*Note: This problem is NOT REQUIRED to understand projectile motion. We think it is an interesting problem that will help you understand how differential equations are applied and used and is included here for those of you who will go on and use differential equations in future courses.*

*Problem Statement* - We have an object being dropped out of an airplane of mass \(m\) with initial height \(h_0\). We do not neglect air resistance, which is proportional to the square of the velocity. We want to determine

- the differential equation associated with this motion

- the velocity and position functions

- the velocity as \(t \to \infty \)

- the position function near \( t=0 \)

Position Function |
---|

We assume that the positive direction is up. We have gravity working in the downward direction and wind resistance working against motion and therefore in the positive direction. Our constants and variables are listed below including details on units.

Constants | ||
---|---|---|

symbol |
description |
units |

\(m\) |
mass of the object |
mass |

\(g\) |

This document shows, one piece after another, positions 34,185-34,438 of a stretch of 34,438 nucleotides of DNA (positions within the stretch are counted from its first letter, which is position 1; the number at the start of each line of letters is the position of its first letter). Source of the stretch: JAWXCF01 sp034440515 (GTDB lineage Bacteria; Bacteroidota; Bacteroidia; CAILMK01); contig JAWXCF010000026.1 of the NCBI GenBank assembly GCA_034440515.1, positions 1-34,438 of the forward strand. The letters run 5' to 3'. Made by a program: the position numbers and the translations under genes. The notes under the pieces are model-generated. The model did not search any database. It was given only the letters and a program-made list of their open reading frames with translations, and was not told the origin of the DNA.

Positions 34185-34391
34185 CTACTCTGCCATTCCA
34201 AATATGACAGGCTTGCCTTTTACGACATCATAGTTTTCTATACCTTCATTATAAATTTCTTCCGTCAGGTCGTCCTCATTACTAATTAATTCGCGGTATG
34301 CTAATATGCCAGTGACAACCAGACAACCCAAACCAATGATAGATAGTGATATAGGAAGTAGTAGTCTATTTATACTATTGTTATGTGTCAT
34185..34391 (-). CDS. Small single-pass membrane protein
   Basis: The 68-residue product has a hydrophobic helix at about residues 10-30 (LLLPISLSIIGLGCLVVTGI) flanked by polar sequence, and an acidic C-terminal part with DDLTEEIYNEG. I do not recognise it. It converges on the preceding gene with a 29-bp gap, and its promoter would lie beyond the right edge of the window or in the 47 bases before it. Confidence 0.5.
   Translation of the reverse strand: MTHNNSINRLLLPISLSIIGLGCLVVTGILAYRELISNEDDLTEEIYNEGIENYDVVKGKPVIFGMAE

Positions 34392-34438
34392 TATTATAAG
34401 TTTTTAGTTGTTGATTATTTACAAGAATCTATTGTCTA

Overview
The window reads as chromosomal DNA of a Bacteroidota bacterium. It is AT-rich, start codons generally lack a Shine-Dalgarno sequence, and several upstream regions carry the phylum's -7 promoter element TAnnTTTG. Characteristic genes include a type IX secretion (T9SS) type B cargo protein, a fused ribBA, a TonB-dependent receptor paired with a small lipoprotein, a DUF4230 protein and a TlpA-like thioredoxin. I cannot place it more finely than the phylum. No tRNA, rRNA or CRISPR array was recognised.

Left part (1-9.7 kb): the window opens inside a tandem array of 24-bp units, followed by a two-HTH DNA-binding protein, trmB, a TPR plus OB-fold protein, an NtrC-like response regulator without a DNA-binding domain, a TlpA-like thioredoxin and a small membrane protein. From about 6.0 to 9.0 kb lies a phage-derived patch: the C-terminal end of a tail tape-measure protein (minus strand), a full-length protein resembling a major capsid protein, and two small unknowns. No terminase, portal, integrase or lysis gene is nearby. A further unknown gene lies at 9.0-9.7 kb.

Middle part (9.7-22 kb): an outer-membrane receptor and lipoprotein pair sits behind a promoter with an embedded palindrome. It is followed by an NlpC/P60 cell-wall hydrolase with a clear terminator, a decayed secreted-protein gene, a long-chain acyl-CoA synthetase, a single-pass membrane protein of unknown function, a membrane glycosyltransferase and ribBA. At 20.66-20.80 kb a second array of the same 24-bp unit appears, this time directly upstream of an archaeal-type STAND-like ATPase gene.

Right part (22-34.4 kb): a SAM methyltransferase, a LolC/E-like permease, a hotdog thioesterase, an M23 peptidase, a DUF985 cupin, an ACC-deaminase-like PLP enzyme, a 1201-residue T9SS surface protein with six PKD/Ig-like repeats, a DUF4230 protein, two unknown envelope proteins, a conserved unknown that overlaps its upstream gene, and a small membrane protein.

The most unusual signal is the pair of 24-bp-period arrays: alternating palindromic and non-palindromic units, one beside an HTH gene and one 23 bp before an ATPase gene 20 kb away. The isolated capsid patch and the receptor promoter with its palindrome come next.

gravity |
distance / time |

\(\mu\) |
air friction coefficient |
distance |

Variables | ||

\(t\) |
time |
time |

\(v\) |
velocity |
distance / time |

\(a = v' = \dot{v}\) |
acceleration |
distance / time |

We start with an equation from physics \( F = ma = -mg + \mu v^2 \).

Since acceleration \( a = dv/dt = \dot{v} \), we have \( m\dot{v} = -mg + m \mu v^2 \to \) \( m\dot{v} - m \mu v^2 = -mg \) as our differential equation.

Because we have \(v^2\), this is a nonlinear differential equation and, therefore, not easy to solve. Due to the length and complexity of the solution, the details of finding the velocity function can be found in the next panel. The solution requires a special substitution technique and foreknowledge of the goal. Studying the solution will give you an appreciation and knowledge of the technique and it displays the beauty of mathematics. So it is worth taking some time to work through it.